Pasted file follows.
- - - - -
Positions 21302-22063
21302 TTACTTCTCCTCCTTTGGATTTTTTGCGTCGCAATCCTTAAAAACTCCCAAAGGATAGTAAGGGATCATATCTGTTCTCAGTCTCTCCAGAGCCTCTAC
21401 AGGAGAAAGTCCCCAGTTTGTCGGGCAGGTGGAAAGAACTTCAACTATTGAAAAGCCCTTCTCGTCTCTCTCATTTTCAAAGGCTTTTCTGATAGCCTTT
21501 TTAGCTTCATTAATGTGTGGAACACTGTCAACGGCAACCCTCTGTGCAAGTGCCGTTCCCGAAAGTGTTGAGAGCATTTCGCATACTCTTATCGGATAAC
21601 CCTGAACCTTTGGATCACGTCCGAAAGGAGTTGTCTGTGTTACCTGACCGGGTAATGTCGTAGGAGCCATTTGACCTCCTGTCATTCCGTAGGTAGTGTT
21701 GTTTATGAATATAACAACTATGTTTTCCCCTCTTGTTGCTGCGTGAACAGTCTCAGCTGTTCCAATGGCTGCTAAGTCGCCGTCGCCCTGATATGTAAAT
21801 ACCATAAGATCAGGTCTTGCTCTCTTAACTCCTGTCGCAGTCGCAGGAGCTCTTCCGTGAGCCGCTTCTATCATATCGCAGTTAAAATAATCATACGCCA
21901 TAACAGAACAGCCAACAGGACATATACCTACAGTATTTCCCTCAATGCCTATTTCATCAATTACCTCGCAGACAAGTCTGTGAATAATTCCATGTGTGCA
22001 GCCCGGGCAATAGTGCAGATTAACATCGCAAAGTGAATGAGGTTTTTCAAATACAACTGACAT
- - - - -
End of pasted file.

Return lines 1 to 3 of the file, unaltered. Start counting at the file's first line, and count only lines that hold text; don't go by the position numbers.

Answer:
Positions 21302-22063
21302 TTACTTCTCCTCCTTTGGATTTTTTGCGTCGCAATCCTTAAAAACTCCCAAAGGATAGTAAGGGATCATATCTGTTCTCAGTCTCTCCAGAGCCTCTAC
21401 AGGAGAAAGTCCCCAGTTTGTCGGGCAGGTGGAAAGAACTTCAACTATTGAAAAGCCCTTCTCGTCTCTCTCATTTTCAAAGGCTTTTCTGATAGCCTTT